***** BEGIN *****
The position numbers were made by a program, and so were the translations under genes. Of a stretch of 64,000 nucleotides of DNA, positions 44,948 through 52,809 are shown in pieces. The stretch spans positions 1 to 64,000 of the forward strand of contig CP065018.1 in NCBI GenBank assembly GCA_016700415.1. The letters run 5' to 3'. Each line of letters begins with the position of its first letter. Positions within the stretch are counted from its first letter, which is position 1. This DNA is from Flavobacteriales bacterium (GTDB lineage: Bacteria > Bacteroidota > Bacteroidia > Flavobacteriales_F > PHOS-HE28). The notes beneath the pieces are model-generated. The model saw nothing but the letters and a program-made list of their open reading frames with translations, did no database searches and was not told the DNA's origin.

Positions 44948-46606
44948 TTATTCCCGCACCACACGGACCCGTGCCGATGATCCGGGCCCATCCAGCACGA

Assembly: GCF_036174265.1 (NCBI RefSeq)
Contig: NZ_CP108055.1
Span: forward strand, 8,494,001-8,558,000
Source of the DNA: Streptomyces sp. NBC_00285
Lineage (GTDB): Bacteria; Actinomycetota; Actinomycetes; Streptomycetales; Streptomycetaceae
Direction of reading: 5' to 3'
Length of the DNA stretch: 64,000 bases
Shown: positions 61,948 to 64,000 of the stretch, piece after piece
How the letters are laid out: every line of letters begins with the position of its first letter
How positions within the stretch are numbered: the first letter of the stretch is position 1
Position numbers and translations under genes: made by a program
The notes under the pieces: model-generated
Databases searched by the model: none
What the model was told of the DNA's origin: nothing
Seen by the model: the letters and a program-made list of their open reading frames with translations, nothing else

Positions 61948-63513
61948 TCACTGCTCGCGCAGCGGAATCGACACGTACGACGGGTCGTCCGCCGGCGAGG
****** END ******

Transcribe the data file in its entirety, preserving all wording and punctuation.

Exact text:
The position numbers were made by a program, and so were the translations under genes. Of a stretch of 64,000 nucleotides of DNA, positions 44,948 through 52,809 are shown in pieces. The stretch spans positions 1 to 64,000 of the forward strand of contig CP065018.1 in NCBI GenBank assembly GCA_016700415.1. The letters run 5' to 3'. Each line of letters begins with the position of its first letter. Positions within the stretch are counted from its first letter, which is position 1. This DNA is from Flavobacteriales bacterium (GTDB lineage: Bacteria > Bacteroidota > Bacteroidia > Flavobacteriales_F > PHOS-HE28). The notes beneath the pieces are model-generated. The model saw nothing but the letters and a program-made list of their open reading frames with translations, did no database searches and was not told the DNA's origin.

Positions 44948-46606
44948 TTATTCCCGCACCACACGGACCCGTGCCGATGATCCGGGCCCATCCAGCACGA

Assembly: GCF_036174265.1 (NCBI RefSeq)
Contig: NZ_CP108055.1
Span: forward strand, 8,494,001-8,558,000
Source of the DNA: Streptomyces sp. NBC_00285
Lineage (GTDB): Bacteria; Actinomycetota; Actinomycetes; Streptomycetales; Streptomycetaceae
Direction of reading: 5' to 3'
Length of the DNA stretch: 64,000 bases
Shown: positions 61,948 to 64,000 of the stretch, piece after piece
How the letters are laid out: every line of letters begins with the position of its first letter
How positions within the stretch are numbered: the first letter of the stretch is position 1
Position numbers and translations under genes: made by a program
The notes under the pieces: model-generated
Databases searched by the model: none
What the model was told of the DNA's origin: nothing
Seen by the model: the letters and a program-made list of their open reading frames with translations, nothing else

Positions 61948-63513
61948 TCACTGCTCGCGCAGCGGAATCGACACGTACGACGGGTCGTCCGCCGGCGAGG